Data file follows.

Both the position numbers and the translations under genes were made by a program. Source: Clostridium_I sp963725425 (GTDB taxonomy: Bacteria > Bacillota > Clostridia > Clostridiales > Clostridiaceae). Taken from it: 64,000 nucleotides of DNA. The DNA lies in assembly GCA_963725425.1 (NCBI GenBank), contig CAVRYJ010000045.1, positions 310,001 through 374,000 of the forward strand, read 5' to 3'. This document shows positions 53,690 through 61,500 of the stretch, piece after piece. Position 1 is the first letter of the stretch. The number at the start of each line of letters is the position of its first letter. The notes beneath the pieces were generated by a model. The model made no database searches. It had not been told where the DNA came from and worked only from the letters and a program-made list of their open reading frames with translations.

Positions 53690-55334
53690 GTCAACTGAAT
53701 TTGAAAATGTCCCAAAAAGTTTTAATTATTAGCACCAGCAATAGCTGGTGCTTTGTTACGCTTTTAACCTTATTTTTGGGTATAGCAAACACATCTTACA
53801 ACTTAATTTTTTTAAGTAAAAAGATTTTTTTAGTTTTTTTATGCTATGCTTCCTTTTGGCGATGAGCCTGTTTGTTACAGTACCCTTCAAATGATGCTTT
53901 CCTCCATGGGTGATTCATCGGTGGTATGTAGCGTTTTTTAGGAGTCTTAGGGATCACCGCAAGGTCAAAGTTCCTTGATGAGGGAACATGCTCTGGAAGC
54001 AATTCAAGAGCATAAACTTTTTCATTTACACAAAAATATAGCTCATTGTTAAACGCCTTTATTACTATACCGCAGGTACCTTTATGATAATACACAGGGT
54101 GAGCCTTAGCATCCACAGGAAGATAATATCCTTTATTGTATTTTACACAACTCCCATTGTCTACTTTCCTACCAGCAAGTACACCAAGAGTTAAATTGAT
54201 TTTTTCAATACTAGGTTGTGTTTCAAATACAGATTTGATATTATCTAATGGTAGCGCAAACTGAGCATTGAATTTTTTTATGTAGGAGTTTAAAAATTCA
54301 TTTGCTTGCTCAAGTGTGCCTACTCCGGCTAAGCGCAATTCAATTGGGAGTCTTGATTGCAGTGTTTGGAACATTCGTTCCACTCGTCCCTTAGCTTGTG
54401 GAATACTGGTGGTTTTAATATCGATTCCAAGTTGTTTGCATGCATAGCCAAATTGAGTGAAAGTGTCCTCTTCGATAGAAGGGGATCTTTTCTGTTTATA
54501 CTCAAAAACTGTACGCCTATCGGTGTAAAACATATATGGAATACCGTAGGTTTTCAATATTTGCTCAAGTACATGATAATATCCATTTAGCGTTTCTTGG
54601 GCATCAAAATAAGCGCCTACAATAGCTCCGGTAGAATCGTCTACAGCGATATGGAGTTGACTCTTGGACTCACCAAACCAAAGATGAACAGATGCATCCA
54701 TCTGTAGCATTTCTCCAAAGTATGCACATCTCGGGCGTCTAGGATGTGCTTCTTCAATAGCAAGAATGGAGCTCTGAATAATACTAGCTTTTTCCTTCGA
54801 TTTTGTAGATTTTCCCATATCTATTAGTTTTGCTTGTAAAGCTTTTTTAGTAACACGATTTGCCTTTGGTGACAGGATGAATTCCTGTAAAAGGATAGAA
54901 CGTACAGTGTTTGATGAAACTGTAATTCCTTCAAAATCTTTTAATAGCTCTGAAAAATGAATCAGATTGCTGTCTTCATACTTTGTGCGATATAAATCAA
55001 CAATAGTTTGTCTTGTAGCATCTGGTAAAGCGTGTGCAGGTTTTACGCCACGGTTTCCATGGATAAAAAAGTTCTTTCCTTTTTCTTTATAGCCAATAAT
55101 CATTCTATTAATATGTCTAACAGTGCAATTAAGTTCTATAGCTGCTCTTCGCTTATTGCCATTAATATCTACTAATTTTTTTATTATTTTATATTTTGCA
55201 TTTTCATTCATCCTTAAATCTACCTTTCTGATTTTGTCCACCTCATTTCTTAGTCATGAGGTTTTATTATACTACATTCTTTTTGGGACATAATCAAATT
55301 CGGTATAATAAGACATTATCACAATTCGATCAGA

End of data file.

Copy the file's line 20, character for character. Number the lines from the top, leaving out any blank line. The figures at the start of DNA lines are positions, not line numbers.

55301 CGGTATAATAAGACATTATCACAATTCGATCAGA